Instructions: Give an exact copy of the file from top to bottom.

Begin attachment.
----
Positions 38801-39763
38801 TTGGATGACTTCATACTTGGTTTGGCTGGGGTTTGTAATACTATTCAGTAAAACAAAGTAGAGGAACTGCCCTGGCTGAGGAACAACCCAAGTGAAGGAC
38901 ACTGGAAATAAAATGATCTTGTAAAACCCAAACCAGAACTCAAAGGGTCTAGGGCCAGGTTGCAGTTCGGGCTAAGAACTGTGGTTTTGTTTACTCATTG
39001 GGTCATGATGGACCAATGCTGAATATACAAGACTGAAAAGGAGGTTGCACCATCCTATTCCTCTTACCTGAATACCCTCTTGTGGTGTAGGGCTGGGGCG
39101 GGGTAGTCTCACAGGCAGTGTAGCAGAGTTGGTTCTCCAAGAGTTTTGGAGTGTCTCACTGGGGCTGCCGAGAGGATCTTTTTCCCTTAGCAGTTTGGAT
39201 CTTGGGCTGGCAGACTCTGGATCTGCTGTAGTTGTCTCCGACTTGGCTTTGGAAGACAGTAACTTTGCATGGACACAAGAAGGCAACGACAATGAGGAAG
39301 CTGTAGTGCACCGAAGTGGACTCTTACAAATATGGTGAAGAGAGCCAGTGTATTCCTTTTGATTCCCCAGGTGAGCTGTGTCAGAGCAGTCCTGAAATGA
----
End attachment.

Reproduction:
Positions 38801-39763
38801 TTGGATGACTTCATACTTGGTTTGGCTGGGGTTTGTAATACTATTCAGTAAAACAAAGTAGAGGAACTGCCCTGGCTGAGGAACAACCCAAGTGAAGGAC
38901 ACTGGAAATAAAATGATCTTGTAAAACCCAAACCAGAACTCAAAGGGTCTAGGGCCAGGTTGCAGTTCGGGCTAAGAACTGTGGTTTTGTTTACTCATTG
39001 GGTCATGATGGACCAATGCTGAATATACAAGACTGAAAAGGAGGTTGCACCATCCTATTCCTCTTACCTGAATACCCTCTTGTGGTGTAGGGCTGGGGCG
39101 GGGTAGTCTCACAGGCAGTGTAGCAGAGTTGGTTCTCCAAGAGTTTTGGAGTGTCTCACTGGGGCTGCCGAGAGGATCTTTTTCCCTTAGCAGTTTGGAT
39201 CTTGGGCTGGCAGACTCTGGATCTGCTGTAGTTGTCTCCGACTTGGCTTTGGAAGACAGTAACTTTGCATGGACACAAGAAGGCAACGACAATGAGGAAG
39301 CTGTAGTGCACCGAAGTGGACTCTTACAAATATGGTGAAGAGAGCCAGTGTATTCCTTTTGATTCCCCAGGTGAGCTGTGTCAGAGCAGTCCTGAAATGA